The goal of this study is to maintain long-term continuous monitoring of humpback whales in East Australia (breeding stock E-1) while also documenting the presence and use of this area by other cetaceans. From these data we provide science-based recommendations to resource managers and stakeholders to contribute to cetacean management strategies.
Humpback whales (Megaptera novaeangliae) are known as a cosmopolitan species; their feeding or breeding grounds are in every ocean on the planet, and they travel thousands of kilometers between them. Because of their vast usage of a variety of ocean ecosystems, long term monitoring of their populations helps researchersto better understand changes over time within the ocean as it relates to this species.
This East Australian population segment use the Antarctic waters as their feeding ground, spending approximately half the year feeding continuously on the abundance of krill provided by the nutrient-rich waters of the deep Southern Ocean. Humpback whales live on the fat reserves accumulated in this time to survive them through their roundtrip migration, and for maternal whales, through the birthing process and first nursing months of their calves’ life.
Studying the complex and encompassing lives of the humpback whale sheds light not only on the health of the animal, but on its habitat and population status.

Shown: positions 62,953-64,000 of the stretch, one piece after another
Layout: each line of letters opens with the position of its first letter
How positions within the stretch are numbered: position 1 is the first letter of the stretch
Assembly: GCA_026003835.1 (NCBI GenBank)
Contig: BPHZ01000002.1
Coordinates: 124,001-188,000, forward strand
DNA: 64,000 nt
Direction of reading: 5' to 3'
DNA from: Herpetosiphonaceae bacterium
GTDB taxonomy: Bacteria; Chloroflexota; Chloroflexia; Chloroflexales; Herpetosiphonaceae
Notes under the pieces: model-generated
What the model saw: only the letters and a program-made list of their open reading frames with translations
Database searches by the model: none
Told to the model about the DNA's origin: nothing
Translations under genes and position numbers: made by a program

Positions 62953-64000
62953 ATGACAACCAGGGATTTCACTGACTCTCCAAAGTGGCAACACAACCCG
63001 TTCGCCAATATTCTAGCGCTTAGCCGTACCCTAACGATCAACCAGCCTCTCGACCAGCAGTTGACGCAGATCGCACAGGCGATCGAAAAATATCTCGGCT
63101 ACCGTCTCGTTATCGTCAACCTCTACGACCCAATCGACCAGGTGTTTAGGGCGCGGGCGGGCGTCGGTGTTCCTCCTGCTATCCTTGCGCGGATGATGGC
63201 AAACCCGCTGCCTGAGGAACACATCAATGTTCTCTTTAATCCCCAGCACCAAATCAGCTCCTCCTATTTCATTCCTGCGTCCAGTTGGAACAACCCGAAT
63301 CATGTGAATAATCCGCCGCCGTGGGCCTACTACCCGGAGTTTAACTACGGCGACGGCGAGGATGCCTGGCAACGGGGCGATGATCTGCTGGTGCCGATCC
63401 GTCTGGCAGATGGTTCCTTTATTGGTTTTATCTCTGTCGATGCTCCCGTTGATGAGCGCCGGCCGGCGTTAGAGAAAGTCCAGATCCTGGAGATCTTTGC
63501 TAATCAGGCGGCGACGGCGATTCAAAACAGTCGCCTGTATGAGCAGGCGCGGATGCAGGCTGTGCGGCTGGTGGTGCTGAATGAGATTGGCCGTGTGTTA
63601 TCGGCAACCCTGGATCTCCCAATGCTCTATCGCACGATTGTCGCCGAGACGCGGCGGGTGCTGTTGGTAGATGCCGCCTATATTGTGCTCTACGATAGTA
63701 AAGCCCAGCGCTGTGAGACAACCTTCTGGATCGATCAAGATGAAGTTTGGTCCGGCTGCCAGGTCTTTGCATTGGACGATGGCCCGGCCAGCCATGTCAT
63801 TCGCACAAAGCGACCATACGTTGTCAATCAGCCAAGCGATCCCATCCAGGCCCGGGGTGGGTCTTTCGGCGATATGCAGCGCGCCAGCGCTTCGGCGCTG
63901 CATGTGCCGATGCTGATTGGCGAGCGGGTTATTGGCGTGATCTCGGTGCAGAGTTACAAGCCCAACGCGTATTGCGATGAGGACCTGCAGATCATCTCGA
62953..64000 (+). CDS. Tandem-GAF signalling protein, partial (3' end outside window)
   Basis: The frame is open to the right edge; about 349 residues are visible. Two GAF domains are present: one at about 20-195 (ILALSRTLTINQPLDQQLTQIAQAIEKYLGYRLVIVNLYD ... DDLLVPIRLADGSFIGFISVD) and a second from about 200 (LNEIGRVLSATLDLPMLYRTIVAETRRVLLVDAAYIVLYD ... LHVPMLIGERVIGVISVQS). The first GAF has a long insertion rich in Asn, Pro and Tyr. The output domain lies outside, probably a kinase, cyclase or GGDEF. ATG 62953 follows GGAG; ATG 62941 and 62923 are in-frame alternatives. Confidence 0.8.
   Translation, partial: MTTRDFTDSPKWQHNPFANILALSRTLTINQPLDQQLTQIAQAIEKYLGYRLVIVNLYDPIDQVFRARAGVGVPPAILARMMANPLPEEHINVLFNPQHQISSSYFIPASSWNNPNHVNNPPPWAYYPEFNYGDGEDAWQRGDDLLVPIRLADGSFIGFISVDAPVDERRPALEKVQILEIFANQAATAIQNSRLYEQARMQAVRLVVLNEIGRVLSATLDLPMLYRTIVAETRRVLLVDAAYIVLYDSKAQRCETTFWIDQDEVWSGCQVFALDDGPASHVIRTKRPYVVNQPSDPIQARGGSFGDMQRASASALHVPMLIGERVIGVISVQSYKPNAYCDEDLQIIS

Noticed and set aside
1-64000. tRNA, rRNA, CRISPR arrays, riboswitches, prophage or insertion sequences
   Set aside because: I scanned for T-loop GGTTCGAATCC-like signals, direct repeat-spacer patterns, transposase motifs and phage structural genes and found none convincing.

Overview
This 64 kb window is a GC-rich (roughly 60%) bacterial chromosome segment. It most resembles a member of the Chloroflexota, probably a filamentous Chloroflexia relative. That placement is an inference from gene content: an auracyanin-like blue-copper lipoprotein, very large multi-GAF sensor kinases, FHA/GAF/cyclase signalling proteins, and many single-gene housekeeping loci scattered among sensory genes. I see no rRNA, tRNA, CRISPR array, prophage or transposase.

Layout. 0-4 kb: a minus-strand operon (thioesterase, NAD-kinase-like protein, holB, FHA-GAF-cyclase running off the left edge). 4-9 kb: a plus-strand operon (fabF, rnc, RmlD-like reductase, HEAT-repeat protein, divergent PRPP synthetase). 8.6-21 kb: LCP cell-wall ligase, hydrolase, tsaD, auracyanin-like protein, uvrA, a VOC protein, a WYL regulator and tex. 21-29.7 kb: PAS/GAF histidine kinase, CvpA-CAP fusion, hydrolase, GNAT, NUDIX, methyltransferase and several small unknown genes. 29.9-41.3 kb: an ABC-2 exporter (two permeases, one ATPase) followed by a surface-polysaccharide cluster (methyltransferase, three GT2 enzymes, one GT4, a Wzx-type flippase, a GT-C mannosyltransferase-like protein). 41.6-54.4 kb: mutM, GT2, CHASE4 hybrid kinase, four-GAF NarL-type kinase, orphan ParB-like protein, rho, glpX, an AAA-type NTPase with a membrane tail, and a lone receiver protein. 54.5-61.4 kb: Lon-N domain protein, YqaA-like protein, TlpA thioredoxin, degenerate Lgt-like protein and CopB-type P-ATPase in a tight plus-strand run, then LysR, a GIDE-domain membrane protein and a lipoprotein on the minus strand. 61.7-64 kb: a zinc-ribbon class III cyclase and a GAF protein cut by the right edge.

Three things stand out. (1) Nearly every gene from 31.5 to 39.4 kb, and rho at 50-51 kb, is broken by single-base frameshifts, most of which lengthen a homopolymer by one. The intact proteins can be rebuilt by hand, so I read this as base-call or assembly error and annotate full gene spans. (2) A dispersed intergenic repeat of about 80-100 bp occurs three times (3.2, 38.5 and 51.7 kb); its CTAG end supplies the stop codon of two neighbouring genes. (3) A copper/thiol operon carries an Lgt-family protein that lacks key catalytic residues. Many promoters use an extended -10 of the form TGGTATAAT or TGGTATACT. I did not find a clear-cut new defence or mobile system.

In order to better inform management of humpback whales that migrate annually along the coast of East Australia, we monitor trends in their abundance, distribution, health and population status. Data are collected during systematic research surveys and aboard platforms of opportunity in Hervey Bay and other locations along the coast. We collect a variety of data to gain a broad understanding of individual and population-level metrics, including photo identification, behavioural observations, and UAS morphometrics.
Susan Bengston-Nash, Griffith University
Lars Bejder, Marine Mammal Research Program, University of Hawaii at Manoa Ted Cheeseman, Southern Cross University and Happywhale.com
2019: Stack, S.H., Currie, J.J., McCordic, J.A., Machernis, A.F. & Olson, G.L. Distribution patterns of east Australia humpback whales (Megaptera novaeangliae) in Hervey Bay, Queensland: a historical perspective. Australian Mammalogy https://doi.org/10.1071/AM18029.
2014: Constantine, R, Steel, D, Allen, J, Anderson, M, Andrews, O, Baker, CS, Beeman, P, Burns, D, Charrassin, J-B, Childerhouse, S, Double, M, Ensor, P, Franklin, T, Franklin, W, Gales, N, Garrigue, C, Gibbs, N, Harrison, P, Hauser, N, Hutsel, A, Jenner, C, Jenner, M-N, Kaufman, G, Macie, A, Mattila, D, Olavarria, C, Oosterman, A, Paton, D, Poole, M, Robbins, J, Schmitt, N, Stevick, P, Tagarino, A, Thompson, K, and Ward, J. Remote Antarctic feeding ground important for east Australian humpback whales. Marine Biology 161: 1087-1093.
2013: Rankin, R.W., Maldini, D. and Kaufman, G. Bayesian estimate of Australian humpback whale calving interval under sparse resighting rates: 1987 – 2009. Journal of Cetacean Research Management 13(2): 109-12.
*For a full list of our research publications, click here: https://www.pacificwhale.org/research/publications/
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